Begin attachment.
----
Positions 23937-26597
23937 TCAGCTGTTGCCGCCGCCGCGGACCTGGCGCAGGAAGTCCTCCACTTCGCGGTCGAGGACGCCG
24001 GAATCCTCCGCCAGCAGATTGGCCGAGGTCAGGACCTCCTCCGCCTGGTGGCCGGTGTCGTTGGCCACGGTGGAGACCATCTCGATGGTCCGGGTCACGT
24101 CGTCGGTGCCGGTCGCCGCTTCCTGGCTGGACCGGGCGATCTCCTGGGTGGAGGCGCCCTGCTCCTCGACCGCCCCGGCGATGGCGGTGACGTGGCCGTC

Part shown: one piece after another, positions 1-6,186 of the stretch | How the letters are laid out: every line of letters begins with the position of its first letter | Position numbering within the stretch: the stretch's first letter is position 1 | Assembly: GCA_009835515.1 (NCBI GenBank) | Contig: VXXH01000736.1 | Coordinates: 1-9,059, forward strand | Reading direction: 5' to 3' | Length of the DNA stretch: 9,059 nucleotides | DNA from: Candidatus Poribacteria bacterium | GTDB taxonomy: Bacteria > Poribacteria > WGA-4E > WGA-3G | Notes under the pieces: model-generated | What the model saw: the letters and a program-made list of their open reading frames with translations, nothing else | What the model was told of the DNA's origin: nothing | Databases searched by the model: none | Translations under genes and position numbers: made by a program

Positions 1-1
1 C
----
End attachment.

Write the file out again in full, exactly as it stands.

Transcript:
Positions 23937-26597
23937 TCAGCTGTTGCCGCCGCCGCGGACCTGGCGCAGGAAGTCCTCCACTTCGCGGTCGAGGACGCCG
24001 GAATCCTCCGCCAGCAGATTGGCCGAGGTCAGGACCTCCTCCGCCTGGTGGCCGGTGTCGTTGGCCACGGTGGAGACCATCTCGATGGTCCGGGTCACGT
24101 CGTCGGTGCCGGTCGCCGCTTCCTGGCTGGACCGGGCGATCTCCTGGGTGGAGGCGCCCTGCTCCTCGACCGCCCCGGCGATGGCGGTGACGTGGCCGTC

Part shown: one piece after another, positions 1-6,186 of the stretch | How the letters are laid out: every line of letters begins with the position of its first letter | Position numbering within the stretch: the stretch's first letter is position 1 | Assembly: GCA_009835515.1 (NCBI GenBank) | Contig: VXXH01000736.1 | Coordinates: 1-9,059, forward strand | Reading direction: 5' to 3' | Length of the DNA stretch: 9,059 nucleotides | DNA from: Candidatus Poribacteria bacterium | GTDB taxonomy: Bacteria > Poribacteria > WGA-4E > WGA-3G | Notes under the pieces: model-generated | What the model saw: the letters and a program-made list of their open reading frames with translations, nothing else | What the model was told of the DNA's origin: nothing | Databases searched by the model: none | Translations under genes and position numbers: made by a program

Positions 1-1
1 C